The Internet Diet Crazes Where You Just Eat One Food
Only eating bananas looks great on Instagram, but it's definitely not tenable.
Image: Ian Ransley/Flickr
Happy January, Motherboard readers. Are you struggling to drag yourself back into everyday life, still steeped in your festive stupor? Do you long to feel healthy again? Has your gut distended with spiced meats, your cheeks blemished with mulled wine-induced acne? Reader, have you become part of the sofa?
January is the ideal time for an extreme internet diet. Why spend money on books, professional advice, and points-based ready meals when social media can provide for free?
Why even complicate the food itself? Just choose one food and eat it to excess, over and over. It works for mono dieters.
"Mono-ing" is a diet that has gained traction on YouTube, Tumblr, Pinterest, and Instagram, in which you eat the same raw food—usually a fruit—in large amounts. The idea is to choose high-carbohydrate, low-fat wholefoods, with claims that mono meals give your digestive system a break from "alimentary multitasking," allowing it to "detox" and expend energy elsewhere.
Mono-ing's most vocal champion is YouTube personality Freelee the Banana Girl, a "fruititionist" who produces videos for over 298,000 followers. For Freelee, a meal on her "raw till four" diet (it's exactly as it sounds, eating cooked food only after 4pm) might be two whole pineapples, six mangoes, or 10 to 20 bananas, the fruit she espouses the most.
Freelee's diet has provoked endless YouTube comments and feuds with other vloggers, Daily Mail coverage, and even a Change.org petition to have her banned from the internet. Though her lean physique and relentless enthusiasm make mono-ing seem achievable, the reality of her day-to-day existence consuming crates of fruit seems unfeasibly restrictive (Freelee has even addressed accusations of suffering from orthorexia—an extreme preoccupation with healthy eating—in one of her videos).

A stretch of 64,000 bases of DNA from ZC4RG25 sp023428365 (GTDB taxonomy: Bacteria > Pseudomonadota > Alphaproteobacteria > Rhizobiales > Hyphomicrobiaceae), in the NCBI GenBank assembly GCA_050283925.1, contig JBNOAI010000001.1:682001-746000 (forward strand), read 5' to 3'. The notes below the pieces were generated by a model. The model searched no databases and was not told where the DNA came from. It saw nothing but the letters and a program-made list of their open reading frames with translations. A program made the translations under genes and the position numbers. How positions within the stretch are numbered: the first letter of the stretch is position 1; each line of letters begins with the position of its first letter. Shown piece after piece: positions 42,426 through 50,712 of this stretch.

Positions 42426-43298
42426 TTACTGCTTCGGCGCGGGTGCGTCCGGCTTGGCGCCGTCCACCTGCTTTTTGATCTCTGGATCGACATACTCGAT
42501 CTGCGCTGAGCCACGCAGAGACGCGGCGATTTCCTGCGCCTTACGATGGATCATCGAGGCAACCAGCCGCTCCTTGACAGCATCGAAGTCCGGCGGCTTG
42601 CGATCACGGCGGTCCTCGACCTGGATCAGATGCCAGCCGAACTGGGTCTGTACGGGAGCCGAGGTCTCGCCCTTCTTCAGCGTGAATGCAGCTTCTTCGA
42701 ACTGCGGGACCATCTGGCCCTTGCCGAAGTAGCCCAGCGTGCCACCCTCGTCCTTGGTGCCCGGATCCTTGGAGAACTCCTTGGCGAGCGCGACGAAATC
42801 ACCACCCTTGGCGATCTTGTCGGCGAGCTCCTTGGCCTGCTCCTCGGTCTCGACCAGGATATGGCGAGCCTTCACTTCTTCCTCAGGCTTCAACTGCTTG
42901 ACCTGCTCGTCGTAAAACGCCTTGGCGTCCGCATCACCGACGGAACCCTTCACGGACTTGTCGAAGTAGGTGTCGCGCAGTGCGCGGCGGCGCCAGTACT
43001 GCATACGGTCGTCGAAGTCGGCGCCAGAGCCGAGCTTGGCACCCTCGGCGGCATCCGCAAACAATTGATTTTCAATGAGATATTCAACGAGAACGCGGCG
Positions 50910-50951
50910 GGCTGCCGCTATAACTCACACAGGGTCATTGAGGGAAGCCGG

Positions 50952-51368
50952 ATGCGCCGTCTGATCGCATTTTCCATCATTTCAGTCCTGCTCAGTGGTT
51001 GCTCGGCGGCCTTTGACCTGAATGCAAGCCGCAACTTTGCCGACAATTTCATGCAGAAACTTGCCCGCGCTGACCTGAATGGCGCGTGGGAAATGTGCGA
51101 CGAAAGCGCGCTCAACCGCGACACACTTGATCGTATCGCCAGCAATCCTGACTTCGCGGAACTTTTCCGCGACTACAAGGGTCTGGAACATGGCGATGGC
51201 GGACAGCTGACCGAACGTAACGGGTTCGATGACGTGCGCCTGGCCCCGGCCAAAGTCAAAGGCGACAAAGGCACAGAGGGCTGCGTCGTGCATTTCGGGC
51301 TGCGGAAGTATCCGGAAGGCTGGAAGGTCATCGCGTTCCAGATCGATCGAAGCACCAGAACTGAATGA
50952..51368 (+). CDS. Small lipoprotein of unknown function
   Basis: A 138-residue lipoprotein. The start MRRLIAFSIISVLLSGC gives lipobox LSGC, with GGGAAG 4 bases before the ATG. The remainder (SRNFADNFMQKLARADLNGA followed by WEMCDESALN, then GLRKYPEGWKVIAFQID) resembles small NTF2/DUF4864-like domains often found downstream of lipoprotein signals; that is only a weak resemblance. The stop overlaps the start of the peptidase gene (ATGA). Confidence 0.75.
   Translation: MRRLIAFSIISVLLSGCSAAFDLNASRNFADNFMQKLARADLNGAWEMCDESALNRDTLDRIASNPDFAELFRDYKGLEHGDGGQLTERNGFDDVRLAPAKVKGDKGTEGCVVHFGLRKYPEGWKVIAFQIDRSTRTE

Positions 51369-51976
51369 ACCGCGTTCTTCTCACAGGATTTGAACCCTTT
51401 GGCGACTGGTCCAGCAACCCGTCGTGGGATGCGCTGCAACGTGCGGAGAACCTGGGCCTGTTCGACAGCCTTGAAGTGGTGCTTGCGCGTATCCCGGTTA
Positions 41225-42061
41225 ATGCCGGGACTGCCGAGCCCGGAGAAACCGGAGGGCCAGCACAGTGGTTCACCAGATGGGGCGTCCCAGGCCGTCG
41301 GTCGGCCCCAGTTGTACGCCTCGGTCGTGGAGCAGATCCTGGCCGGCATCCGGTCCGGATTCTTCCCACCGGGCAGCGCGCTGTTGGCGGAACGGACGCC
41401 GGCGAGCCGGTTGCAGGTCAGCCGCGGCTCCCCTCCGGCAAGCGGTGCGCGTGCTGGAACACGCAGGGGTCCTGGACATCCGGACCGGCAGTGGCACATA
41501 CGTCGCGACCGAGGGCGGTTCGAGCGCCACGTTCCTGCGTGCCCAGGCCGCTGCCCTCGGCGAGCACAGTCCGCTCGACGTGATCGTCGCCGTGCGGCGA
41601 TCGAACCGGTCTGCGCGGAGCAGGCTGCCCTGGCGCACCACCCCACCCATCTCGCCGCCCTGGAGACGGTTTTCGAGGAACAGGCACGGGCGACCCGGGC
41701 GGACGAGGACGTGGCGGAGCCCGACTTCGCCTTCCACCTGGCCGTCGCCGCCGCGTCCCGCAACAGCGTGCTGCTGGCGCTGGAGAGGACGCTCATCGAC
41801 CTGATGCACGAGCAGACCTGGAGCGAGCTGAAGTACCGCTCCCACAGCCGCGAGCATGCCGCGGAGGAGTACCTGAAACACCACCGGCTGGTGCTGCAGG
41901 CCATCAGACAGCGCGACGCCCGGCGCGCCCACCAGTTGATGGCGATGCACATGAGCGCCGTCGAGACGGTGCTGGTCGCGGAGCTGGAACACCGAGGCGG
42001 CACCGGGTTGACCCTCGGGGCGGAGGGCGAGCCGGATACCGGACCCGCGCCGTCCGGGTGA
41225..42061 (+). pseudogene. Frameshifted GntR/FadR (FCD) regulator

I asked Sinead Quirke, spokesperson for the British Dietetic Association, about the trend for mono meals and whether they are dangerous. "We advise people to eat foods from the five main food groups for a very good reason," she said. "We'd never tell someone to cut one or several of them out, because they're all vital to your health."
Freelee is a fascinating combination of lifestyle troll and health evangelist. Her videos depict her as a fruit-fueled superhero, banana peels positioned behind her as angel's wings, stomach muscles displayed in a neverending series of crop tops. They cover every topic, baiting viewers with titles like "My bikini rant," "Freelee is a narcissistic bitch," and "How I got rid of my cellulite forever" (the answer, inevitably, is fruit). She operates as a kind of nutritional reply girl who hijacks other people's fame, targeting prominent YouTubers and celebrities like Jenna Marbles and "Fit Mom" Maria Kang, offering to "help" them shift to a fruit-based diet.
There is a disturbing, slightly pornographic aspect to videos in which Freelee consumes 51 bananas in one day, stomach swelling as she downs a flask of blended banana mush. It's never certain why people are watching: they can't all be dedicated "raw-till-four" fruitarians or vegans. Are they drawn in by her tanned, lean body and her wardrobe of crop tops? Are they waiting for her to keel over from potassium overdose?
The mono meal spreads beyond YouTube to Tumblr and Instagram, with the rise of the "banana island" diet, a "cleanse" endorsed by Freelee that consists of eating nothing but bananas (or grapes, sometimes, or melon) for weeks. It's a potentially antisocial "alternative lifestyle choice" made more presentable with photo filters, hashtags and poster girls like Freelee and Loni Jane Anthony; the draw of the mono diet seems to be as much about vividly hued Instagram pictures as it is about health benefits. Fresh fruit photographs so much better than cabbage soup.
The mono meal trend has a curious precedent that has similarly found a home online. The steak and eggs diet, often attributed to 1950s bodybuilder Vince Gironda, is now especially popular on bodybuilding.com, Reddit's /r/keto community (the low-carbohydrate diet beloved of weightlifters), and YouTube. In one video citing "bro science," a man explains it as a kind of culinary Fight Club:
1. Eat steak and eggs. 2. Repeat